Herbert Gettridge struggled for years to rebuild his New Orleans home in the lower Ninth Ward after Hurricane Katrina. In an interview, producer June Cross describes how she documented Gettridge's story in "The Old Man and the Storm" which airs on "Frontline" on Jan. 6.
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Finally tonight, a unique perspective on post-Katrina New Orleans. Independent filmmaker and NewsHour alumna June Cross spent two years tracking the struggles of one man and his family to rebuild their lives after the hurricane. The resulting film is called "The Old Man and the Storm." It will air Tuesday night on PBS's "Frontline" series.
I talked with June Cross earlier this week.
You know, it's been almost three-and-a-half years since the storm. What drew you back to New Orleans to continue telling that story?
JUNE CROSS, Filmmaker, "The Old Man and the Storm": It was impossible to not keep going back to New Orleans. After I had gone that first time, I really thought that city had died. And it just refused to — it sort of refused to die. The people in it just insisted on bringing it back.
And then the story itself was just amazing. I mean, it was like being in a third-world country, except I think even in third-world countries the NGOs were able to get in and do a better job than the United States government did in New Orleans.
So it was one of those stories that, once I got into it, I really couldn't leave it. It kept calling me, and I had to keep going back.
The old man of "The Old Man and the Storm" is in his 80s, a tough old guy. How did you find Mr. Gettridge?
They don't make them like that anymore. They really don't.
I was walking around the Ninth Ward. I had been actually talking to a family that lived a couple of blocks away from Mr. Gettridge, who decided that the trauma of dealing with the whole situation and trying to reveal their lives on a documentary was just going to be too much to bear.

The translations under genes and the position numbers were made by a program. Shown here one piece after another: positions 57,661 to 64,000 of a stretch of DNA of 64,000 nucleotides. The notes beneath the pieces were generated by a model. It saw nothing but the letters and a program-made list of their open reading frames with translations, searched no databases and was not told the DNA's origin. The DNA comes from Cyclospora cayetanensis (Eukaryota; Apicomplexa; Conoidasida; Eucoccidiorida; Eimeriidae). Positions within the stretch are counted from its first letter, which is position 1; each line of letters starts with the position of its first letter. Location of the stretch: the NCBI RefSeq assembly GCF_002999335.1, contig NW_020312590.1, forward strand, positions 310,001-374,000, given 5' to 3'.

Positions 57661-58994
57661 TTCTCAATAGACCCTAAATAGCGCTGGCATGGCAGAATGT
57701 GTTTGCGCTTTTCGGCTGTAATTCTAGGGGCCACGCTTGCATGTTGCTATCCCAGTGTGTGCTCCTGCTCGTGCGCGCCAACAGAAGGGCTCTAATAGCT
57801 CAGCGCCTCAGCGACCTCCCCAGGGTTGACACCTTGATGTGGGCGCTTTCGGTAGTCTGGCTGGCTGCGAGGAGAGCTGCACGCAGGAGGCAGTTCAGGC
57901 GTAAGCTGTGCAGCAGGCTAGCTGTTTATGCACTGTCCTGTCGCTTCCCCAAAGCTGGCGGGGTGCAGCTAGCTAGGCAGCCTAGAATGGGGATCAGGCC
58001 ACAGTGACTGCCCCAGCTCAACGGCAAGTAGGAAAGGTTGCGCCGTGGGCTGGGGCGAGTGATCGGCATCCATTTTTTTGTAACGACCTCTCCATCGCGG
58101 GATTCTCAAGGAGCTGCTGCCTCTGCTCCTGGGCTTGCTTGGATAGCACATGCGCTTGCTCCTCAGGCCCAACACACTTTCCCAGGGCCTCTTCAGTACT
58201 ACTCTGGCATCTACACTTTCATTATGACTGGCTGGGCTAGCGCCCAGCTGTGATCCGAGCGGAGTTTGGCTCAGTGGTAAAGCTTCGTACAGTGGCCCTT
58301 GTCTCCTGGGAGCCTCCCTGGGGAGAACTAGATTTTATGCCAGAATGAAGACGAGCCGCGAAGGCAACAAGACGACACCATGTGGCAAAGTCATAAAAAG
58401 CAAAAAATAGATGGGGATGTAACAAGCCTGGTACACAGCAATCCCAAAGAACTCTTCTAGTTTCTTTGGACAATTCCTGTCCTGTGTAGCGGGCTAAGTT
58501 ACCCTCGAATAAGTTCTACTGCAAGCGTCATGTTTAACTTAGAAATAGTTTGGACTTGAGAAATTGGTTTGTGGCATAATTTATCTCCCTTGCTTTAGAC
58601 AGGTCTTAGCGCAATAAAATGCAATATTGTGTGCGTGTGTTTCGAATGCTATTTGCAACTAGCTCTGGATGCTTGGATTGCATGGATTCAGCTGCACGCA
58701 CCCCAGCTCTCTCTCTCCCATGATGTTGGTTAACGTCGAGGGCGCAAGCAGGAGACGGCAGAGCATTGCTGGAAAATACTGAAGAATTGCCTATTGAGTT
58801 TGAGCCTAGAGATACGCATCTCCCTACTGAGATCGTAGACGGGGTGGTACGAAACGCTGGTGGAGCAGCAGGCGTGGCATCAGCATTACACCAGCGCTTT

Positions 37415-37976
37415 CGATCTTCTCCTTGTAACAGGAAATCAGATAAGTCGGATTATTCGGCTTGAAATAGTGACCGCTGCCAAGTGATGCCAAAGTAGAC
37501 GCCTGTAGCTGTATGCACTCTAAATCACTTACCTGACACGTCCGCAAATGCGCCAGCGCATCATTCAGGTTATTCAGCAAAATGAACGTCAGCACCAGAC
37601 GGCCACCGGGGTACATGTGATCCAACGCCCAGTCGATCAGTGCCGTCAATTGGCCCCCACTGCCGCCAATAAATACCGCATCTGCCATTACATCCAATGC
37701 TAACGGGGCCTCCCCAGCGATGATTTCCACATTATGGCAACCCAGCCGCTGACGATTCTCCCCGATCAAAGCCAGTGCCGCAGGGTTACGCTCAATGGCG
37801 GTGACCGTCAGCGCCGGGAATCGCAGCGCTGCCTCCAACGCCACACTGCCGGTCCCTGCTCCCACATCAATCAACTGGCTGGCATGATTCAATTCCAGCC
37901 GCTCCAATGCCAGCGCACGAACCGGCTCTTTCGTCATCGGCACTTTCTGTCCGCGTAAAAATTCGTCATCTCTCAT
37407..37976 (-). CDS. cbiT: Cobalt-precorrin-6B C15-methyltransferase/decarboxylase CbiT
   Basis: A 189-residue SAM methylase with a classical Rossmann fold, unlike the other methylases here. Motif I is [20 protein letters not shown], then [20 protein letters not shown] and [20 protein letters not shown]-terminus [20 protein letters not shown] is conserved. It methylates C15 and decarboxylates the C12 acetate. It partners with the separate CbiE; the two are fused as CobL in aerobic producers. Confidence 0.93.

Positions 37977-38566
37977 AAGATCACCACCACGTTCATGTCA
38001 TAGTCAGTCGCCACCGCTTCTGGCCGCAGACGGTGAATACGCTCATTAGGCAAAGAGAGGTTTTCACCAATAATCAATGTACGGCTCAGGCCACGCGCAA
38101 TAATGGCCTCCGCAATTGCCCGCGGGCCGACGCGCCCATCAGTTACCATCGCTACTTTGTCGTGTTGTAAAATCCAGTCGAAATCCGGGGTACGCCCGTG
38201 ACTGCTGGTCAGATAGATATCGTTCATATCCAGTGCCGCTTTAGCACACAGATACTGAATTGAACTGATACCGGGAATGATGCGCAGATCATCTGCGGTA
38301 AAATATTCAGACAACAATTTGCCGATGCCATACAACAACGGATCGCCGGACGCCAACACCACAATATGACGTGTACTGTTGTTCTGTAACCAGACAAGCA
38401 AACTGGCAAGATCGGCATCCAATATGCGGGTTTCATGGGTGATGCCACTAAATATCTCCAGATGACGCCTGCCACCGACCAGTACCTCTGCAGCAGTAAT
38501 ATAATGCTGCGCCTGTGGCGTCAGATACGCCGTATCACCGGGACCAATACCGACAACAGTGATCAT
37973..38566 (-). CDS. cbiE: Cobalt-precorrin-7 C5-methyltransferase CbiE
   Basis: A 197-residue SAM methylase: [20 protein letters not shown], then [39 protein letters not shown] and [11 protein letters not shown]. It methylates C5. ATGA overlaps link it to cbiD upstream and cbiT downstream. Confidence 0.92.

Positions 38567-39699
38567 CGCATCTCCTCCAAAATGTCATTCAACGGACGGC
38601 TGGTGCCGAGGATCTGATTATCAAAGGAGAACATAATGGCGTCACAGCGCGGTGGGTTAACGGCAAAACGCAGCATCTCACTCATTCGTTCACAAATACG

And so I was walking around. And a couple of blocks away, I found Mr. Gettridge, who was out there cleaning his house. He lives four blocks away from where the levees had breached in the Lower Ninth Ward. And he was there with a wheelbarrow just wheeling — he didn't even have a truck. He was just wheeling his stuff from the yard back to the street.
And at first, he didn't even want to talk to me, because he had set himself a task, a goal for that day, and I was going to interrupt his progress. And we did finally sort of persuade him to sit down and at least tell us what had happened to him and his family. They were scattered all over the United States.
And the more I got to know Mr. Gettridge, I began to realize that he represented more than a man, an old man in the Lower Ninth Ward. He represented really a — he represented several things, but most immediately the craftsmen who had built that city.
His home, which he had built with his own two hands in 1952, had withstood that flood, when most of the houses, almost all the houses on that block had been totally destroyed. It was one of the few that were still standing and still intact.
And he just seemed to — you know, he represented literally the hands that had built New Orleans. And the hands that had built New Orleans were going to ensure that New Orleans came back in some way, shape or form. And he felt that…